The market celebrated a dovish Federal Reserve Chairman Jerome Powell on Wednesday, but skepticism is running high and the iShares 20+ Year Treasury Bond ETF (TLT) is practically calling him a liar as it continues to sell off here on Thursday morning.
Three months ago, the Fed expected GDP growth of 4.2%, unemployment of 5% by the end of the year and inflation under 2% until 2023. It now expects GDP growth of 6.5%, unemployment of 4.5% and "transitory" inflation hitting 2.2%.
Despite this impressive growth and a spike in inflation, the Fed doesn't project that interest rates will be raised until at least 2023.
It seems like the best of both worlds, and many market players are questioning how this could occur. Chairman Powell's explanation is that this is just a short-term spurt in growth as the market returns to normal. This level of growth cannot be sustained, but there will be some short-term overshoot in inflation, though that won't persist.
Powell used the metaphor of going out to dinner to explain his thinking. Many people will be going out to dinner again like they used to and eventually, that will return to normal. However, "You can only go out to dinner once per night," Powell said, and therefore, growth will slow.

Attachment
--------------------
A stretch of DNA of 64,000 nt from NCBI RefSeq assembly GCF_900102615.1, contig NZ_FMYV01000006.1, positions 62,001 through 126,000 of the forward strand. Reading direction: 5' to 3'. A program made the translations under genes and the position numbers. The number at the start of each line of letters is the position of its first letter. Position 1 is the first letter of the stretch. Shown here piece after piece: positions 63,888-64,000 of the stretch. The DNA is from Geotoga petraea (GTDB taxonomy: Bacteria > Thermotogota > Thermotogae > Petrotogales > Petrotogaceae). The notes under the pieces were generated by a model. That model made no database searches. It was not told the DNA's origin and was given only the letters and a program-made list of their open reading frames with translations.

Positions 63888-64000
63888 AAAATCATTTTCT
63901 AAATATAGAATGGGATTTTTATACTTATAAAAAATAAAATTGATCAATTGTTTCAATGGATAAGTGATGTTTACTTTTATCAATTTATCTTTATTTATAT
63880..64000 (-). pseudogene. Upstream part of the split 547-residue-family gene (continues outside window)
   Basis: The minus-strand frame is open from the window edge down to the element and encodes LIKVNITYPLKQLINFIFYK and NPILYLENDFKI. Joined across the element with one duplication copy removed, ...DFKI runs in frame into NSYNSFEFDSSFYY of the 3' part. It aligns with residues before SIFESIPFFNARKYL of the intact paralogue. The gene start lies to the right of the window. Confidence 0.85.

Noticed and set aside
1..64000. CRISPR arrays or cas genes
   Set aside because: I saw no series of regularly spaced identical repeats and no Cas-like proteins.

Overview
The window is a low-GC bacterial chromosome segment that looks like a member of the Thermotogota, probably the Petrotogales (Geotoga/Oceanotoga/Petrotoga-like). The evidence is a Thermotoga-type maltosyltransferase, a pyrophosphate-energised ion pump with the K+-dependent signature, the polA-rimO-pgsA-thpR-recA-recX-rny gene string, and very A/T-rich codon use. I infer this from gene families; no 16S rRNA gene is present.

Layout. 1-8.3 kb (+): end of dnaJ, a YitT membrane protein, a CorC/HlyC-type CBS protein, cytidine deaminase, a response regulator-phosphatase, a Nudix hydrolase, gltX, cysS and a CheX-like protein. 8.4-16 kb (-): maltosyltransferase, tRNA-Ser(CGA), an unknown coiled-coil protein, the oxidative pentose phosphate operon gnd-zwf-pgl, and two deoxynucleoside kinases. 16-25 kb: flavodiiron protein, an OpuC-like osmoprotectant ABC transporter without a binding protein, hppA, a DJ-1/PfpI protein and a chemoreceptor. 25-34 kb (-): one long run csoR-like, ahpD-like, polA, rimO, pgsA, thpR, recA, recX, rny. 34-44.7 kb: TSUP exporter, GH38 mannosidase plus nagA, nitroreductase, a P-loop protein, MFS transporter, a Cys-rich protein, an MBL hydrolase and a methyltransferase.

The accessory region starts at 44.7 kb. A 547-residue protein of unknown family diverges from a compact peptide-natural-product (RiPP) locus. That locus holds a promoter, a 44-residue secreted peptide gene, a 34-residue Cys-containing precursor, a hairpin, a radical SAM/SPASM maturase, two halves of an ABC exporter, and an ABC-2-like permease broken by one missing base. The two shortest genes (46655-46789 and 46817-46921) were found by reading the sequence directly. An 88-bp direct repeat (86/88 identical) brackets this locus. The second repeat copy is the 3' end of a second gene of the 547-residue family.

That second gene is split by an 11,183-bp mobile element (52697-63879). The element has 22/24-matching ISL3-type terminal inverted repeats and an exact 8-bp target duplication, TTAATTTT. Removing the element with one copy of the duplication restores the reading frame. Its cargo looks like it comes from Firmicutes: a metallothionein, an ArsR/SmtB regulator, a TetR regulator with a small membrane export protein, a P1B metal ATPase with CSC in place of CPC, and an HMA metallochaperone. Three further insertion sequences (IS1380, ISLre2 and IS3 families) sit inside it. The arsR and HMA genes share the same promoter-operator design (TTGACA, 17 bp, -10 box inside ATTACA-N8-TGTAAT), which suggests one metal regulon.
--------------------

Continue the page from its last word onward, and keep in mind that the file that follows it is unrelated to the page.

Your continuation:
That is the message out of the Fed meeting Wednesday, but the issue now is to what degree the market embraces this thinking. Bonds are under severe pressure again, and many pundits are expressing their contempt for this theory.
Actual after-the-close Wednesday night was quite upbeat, but the indices are turning down here on Thursday morning as the rotation out of technology, growth stocks and the Nasdaq 100 is picking up again. The last few times we have had trading as we did into the close Wednesday night, the action cooled quickly as inflation fears and rotation hit again.
The dilemma for market players is that this debate over the Fed and interest rates tends to create correlated action, which undermines individual stock picking. The inflation issue and rotation render the merits of individual stocks irrelevant and can be quite frustrating as our good picks just don't attract the buying power needed to produce positive momentum.
Early indications are that we are right back to the action that occurred before Powell's press conference. We will see if some buying support starts to kick in. It would be best if there was more focus on separating those stocks that will not be unduly impacted by higher interest rates, but the market isn't doing that at this point.
All eyes are on bond yields and that is causing some problems.